Lula or Chávez? Every leftwing aspirant to Latin American high office has to answer the same question. They must convince markets that they are a pragmatist in the mould of Luiz Inácio Lula da Silva, who presided over the economic and market renaissance of Brazil, and not Hugo Chávez, the leftwing populist who appears to be running Venezuela into the ground.
Ollanta Humala, who won Peru’s presidential election unexpectedly on Sunday, is thought plainly to be a Chávez. A 12 per cent fall for the Lima stock exchange makes that clear, while the sol shed 1.3 per cent against the dollar. With such policies as a windfall tax on miners and minimum wage increases, this is understandable.
But Mr Humala has surrounded himself with veterans from Mr Lula’s campaigns, and moderated his rhetoric. He sensibly wants to present himself as a Lula.
Thanks to booming commodities, he inherits a much stronger economy than did Mr Lula in Brazil, growing at almost 10 per cent per year after a brief, shallow recession in 2009. Shares have tripled since the crisis. Debt is 24 per cent of gross domestic product (compared with 37 and 60 per cent in Mexico and Brazil). With core inflation of less than 2 per cent, and foreign reserves of about $45bn, he has a lot to squander, should he wish to do so.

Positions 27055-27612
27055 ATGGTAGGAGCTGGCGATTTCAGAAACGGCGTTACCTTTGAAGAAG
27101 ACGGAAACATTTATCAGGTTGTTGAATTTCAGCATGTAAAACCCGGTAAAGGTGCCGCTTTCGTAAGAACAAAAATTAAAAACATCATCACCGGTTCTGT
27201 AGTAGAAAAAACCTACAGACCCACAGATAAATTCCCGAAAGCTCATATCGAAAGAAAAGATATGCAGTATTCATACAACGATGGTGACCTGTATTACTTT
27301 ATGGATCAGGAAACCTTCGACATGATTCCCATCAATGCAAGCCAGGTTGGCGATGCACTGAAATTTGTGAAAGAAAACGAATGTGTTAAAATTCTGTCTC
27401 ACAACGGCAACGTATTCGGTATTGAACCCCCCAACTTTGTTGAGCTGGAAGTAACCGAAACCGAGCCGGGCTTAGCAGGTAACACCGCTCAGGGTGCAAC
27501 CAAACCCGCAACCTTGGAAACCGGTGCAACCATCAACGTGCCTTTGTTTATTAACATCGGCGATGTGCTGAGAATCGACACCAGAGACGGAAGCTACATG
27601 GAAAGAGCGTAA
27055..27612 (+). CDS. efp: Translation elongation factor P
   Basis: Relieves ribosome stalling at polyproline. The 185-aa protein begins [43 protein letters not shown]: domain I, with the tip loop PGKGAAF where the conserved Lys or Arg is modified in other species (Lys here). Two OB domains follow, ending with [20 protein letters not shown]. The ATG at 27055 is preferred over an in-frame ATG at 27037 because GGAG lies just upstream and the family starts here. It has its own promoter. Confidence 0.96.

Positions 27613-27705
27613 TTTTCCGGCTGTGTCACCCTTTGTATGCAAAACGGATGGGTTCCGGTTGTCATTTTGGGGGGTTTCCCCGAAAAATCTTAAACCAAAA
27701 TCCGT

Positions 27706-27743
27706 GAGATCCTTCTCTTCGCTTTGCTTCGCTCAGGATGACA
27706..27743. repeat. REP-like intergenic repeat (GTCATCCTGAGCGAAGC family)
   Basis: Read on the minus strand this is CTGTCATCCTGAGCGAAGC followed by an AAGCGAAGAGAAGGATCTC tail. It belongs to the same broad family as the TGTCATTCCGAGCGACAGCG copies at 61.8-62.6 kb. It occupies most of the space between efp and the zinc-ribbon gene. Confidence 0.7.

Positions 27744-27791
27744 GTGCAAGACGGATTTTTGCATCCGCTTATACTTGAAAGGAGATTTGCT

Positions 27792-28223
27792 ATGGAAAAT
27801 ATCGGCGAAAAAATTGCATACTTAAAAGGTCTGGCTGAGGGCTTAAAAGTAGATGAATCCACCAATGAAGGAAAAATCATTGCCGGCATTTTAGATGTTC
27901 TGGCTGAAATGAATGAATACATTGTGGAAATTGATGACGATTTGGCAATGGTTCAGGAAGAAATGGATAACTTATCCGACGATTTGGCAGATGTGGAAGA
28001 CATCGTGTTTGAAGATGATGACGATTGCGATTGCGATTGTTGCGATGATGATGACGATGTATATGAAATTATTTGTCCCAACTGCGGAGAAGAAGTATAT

But Peru is increasingly reliant on Brazil, and the benefits of aligning with its huge neighbour are obvious. Markets will keep up the pressure until a Humala economic team is up and working. That might yet create an opportunity, even if Peruvian stocks start from a high base. Since Mr Lula was elected in 2002, Brazilian stocks have outperformed the FTSE-All World index by about 700 per cent in dollar terms. There is money in the market’s misjudgments of Latin American populists.
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